Retired guys bitching about their boss…I’m shocked.
Mutiny would involve disobeying an order. Clearly none of these officers felt strongly enough about it, at the time, to resign. Certain lack of honor bitching him out after the fact, to the media. Not really acceptable in big green. At least it didn’t used to be.
Here’s a link to some warfighters who agree with Rumsfeld and see things a little differently.
Sure, and one of them, Newbold, said he wished he’d spoken up when he was in uniform. But they all remember what happened to General Shinseki, who had the gall to be honest to Congress and tell them that several hundred thousand American troops would be needed to provide security in Iraq. Rumsfeld appointed his replacement in advance and made him a lame duck. Publicly speaking out against Rumsfeld was career suicide. Doesn’t make honesty after the fact admirable, but it does make it understandable.
And Franks’ deputy supporting Rumsfeld makes perfect sense, given that Franks is largely responsible for the chaos in Iraq too.
If you feel that strongly against something then you voice your concern, loudly, and do not give ground. If the cost is your job then so be it. Better your job then your men. What price is your honor and the lives of those who serve under you. People die in war but if that is how these generals really felt, I’m suspect. They may be right or they may not be…their timing, however, is all wrong.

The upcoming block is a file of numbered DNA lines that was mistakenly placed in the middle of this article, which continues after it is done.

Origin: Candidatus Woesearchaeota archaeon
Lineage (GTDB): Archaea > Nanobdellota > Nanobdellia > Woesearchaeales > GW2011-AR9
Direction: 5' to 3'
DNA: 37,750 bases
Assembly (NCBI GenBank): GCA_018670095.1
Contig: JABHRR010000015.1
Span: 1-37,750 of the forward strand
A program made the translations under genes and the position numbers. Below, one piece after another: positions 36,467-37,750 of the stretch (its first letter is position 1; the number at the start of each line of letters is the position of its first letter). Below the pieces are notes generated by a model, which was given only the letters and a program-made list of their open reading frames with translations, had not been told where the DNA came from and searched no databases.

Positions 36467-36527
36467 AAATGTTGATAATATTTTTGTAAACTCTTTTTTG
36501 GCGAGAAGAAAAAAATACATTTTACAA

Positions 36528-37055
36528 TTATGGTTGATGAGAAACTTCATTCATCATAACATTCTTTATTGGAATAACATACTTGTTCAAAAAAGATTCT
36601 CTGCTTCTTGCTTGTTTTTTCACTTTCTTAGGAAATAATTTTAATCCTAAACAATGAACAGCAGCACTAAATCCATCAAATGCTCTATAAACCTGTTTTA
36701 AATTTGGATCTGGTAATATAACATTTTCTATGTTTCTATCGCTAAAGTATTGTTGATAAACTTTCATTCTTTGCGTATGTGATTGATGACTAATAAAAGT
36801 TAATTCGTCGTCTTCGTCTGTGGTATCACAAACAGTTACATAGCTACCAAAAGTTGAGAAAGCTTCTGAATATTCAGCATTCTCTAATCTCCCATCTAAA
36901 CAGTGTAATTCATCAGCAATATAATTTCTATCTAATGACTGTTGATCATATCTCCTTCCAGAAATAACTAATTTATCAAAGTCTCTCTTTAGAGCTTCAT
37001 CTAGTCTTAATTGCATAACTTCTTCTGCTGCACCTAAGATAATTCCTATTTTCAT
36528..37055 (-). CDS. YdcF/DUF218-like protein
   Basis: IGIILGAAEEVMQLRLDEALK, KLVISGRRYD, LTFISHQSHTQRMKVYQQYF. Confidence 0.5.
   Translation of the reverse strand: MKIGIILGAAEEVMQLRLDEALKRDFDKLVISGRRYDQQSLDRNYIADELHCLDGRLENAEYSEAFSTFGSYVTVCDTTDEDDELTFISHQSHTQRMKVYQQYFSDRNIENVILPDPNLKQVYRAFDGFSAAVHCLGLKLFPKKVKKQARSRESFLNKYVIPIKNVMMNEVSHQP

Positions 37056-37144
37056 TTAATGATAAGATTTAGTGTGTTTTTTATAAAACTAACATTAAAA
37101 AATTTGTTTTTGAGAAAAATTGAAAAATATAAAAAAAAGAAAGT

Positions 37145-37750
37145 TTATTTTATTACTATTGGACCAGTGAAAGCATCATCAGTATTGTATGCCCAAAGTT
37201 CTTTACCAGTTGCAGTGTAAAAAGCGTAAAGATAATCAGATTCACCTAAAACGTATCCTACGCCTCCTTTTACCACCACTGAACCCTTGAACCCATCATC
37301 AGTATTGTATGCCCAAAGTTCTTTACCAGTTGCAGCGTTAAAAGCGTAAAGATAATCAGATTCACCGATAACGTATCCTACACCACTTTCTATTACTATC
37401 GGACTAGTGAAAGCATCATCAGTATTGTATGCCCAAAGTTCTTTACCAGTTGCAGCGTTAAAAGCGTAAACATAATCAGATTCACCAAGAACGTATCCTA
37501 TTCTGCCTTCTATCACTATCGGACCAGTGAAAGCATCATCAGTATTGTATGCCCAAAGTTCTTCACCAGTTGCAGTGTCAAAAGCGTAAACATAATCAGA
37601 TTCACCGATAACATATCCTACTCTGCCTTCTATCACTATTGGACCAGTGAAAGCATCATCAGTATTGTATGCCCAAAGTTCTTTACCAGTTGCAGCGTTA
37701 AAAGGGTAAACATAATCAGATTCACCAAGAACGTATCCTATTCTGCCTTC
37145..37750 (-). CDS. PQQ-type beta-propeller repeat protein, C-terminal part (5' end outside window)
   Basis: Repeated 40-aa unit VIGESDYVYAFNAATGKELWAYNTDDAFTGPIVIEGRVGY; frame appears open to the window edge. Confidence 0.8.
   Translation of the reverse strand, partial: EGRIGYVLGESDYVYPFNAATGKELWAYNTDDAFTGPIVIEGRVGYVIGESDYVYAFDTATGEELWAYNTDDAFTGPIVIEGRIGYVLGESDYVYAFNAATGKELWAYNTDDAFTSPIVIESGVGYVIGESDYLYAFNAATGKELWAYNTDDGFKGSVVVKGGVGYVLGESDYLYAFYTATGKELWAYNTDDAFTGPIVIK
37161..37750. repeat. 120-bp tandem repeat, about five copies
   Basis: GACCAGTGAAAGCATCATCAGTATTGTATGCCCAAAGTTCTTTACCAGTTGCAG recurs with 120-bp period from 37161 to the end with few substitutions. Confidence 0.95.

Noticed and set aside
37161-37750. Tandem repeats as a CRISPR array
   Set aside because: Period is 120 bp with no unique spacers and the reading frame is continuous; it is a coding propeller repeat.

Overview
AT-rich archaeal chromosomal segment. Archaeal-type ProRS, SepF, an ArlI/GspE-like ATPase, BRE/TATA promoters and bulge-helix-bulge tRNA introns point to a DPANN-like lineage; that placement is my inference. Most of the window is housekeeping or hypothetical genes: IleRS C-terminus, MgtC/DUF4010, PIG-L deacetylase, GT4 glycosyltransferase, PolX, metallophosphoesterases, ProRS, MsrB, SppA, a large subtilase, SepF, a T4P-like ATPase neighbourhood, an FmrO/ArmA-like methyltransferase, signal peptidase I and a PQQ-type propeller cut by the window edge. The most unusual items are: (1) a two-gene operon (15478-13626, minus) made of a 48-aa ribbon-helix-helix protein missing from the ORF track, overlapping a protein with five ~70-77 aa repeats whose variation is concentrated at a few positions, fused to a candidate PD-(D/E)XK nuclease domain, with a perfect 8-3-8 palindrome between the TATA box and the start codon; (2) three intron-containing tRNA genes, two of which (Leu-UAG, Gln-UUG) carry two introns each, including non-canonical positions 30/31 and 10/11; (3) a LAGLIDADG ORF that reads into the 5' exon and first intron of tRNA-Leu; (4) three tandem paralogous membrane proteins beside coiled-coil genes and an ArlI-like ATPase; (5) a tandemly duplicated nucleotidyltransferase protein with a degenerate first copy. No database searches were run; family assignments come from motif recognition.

The time to dissent is not after you retire. My guess is they opposed these plans a lot more now then they did at the time the decisions were made. I’d also wager they oppose these plans in the media a lot more then they do in private.
Shinseki stood his ground and is greatly admired.
Those are mostly good points, but my suspicion is that most of these men felt they could help the Army more by staying in (again, public dissent = career suicide under Rumsfeld) and trying to influence policy that way.